Gossip worsens pain of death
Sep 18, 2011 | 9198 views |  22 comments | 19 19 recommendations | email to a friend | print
A Sylacauga family is grieving this weekend for the loss of a child. There is no pain more acute.

Yet as a caring community began spreading the word of the death, those who did not know the details began filling them in from their imaginations.

Not only was the child’s family’s pain increased, but other families were filled with fear as rumors — completely baseless rumors, nothing more than lies, really — of a shooting at Nichols Lawson Middle bounced from cell phone to cell phone and were endlessly reposted on Facebook.

Sylacauga police were called to the child’s home around 11:30 Friday morning. An ambulance took him to the hospital, but doctors were unable to revive him. He had been a student at Nichols Lawson, but he was at home, not at school Friday.

It is easy to put together how the rumors might have begun. One person says to another, “Did you hear that a kid at Nichols Lawson died this morning?” In the next retelling, the story changes just slightly to, “Did you hear that a kid died at Nichols Lawson this morning?” Then, “No, what happened?” “I don’t know, probably a shooting.” “Oh my God! Somebody has a gun at the school? My sister, brother, son, daughter, or neighbor has kids in school there. I better warn them!”

Then it hits Facebook, and everyone who sees it feels a civic duty to spread the “news” to all their friends.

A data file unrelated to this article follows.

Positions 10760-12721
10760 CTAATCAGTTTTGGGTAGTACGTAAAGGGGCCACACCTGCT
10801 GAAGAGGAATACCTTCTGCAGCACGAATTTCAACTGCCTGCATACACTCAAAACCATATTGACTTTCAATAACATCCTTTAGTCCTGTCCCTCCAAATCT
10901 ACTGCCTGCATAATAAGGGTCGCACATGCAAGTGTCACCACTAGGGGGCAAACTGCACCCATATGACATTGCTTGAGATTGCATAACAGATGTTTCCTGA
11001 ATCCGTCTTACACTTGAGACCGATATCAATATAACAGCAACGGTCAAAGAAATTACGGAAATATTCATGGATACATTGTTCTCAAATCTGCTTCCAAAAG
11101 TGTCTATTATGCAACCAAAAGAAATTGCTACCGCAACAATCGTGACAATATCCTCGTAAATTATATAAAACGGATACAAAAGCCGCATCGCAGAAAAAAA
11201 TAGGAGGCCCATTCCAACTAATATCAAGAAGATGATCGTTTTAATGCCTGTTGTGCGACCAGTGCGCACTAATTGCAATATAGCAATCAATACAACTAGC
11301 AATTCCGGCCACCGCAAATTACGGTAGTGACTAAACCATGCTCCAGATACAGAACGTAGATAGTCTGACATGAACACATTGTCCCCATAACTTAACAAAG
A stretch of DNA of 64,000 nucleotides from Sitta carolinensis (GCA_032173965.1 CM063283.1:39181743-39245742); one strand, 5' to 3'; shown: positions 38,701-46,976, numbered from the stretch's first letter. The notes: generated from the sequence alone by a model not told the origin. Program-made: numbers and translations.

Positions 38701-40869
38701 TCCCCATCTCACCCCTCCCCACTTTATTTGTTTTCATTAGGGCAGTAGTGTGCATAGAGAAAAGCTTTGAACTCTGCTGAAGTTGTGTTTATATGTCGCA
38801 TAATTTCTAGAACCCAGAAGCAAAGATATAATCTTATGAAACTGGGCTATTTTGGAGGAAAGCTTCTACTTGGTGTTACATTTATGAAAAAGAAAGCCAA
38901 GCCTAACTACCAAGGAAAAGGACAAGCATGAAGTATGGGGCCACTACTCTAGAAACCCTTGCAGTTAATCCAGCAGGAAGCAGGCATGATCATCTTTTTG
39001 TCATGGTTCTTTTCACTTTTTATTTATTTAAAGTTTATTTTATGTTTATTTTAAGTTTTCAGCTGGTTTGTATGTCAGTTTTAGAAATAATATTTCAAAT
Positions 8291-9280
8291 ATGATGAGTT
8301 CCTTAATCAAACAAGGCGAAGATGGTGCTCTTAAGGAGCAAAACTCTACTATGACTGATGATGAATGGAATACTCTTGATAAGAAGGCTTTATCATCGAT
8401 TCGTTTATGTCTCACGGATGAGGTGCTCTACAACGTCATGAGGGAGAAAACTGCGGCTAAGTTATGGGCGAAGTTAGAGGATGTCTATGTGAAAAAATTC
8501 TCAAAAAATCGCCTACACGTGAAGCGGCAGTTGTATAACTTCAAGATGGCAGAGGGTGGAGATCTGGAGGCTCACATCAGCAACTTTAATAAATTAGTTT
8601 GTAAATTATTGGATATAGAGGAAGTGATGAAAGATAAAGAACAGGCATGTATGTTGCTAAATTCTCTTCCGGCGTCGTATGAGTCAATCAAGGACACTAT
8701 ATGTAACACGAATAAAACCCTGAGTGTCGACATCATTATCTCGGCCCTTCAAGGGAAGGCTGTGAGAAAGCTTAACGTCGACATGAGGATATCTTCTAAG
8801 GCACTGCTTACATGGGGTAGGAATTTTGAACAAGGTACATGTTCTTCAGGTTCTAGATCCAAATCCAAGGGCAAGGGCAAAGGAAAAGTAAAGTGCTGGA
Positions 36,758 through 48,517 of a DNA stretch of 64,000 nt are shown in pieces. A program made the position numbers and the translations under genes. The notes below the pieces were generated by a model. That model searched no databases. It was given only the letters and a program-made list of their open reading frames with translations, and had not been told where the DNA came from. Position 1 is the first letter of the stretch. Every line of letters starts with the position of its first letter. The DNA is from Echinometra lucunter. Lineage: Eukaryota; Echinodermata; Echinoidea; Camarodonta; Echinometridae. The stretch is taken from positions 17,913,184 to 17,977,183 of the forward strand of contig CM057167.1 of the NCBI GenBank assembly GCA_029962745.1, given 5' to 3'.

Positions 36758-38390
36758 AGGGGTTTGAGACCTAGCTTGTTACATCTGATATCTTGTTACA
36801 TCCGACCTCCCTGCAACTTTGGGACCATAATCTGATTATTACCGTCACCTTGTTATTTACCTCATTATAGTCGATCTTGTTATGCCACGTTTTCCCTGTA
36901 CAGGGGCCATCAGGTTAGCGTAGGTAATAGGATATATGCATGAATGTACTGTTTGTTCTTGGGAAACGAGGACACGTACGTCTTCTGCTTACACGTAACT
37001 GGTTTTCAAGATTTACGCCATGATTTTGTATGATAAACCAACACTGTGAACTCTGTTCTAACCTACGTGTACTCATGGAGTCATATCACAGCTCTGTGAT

By 2:30 Friday afternoon, the police had fielded so many calls and seen so many of these bogus Facebook posts that they posted a plea on the department’s own Facebook page denying the rumors and asking people to stop spreading the false information “and worrying students, teachers, and family members.”

Wireless technology and social media have revolutionized communication to the point that everyone who wants one can have a podium and speak to hundreds or thousands of people. Everyone is a “reporter” these days. With the ability to reach a broad audience, however, comes an enormous responsibility to make sure that what you report is actually true.

We now carry around in our pockets the most powerful rumor-spreading media ever devised, but it is not the fault of the technology that this story made the rounds so quickly. The fault lies solely and heavily upon the shoulders of those people who told the story and embellished it without a thought for the pain their gossip would cause their neighbors.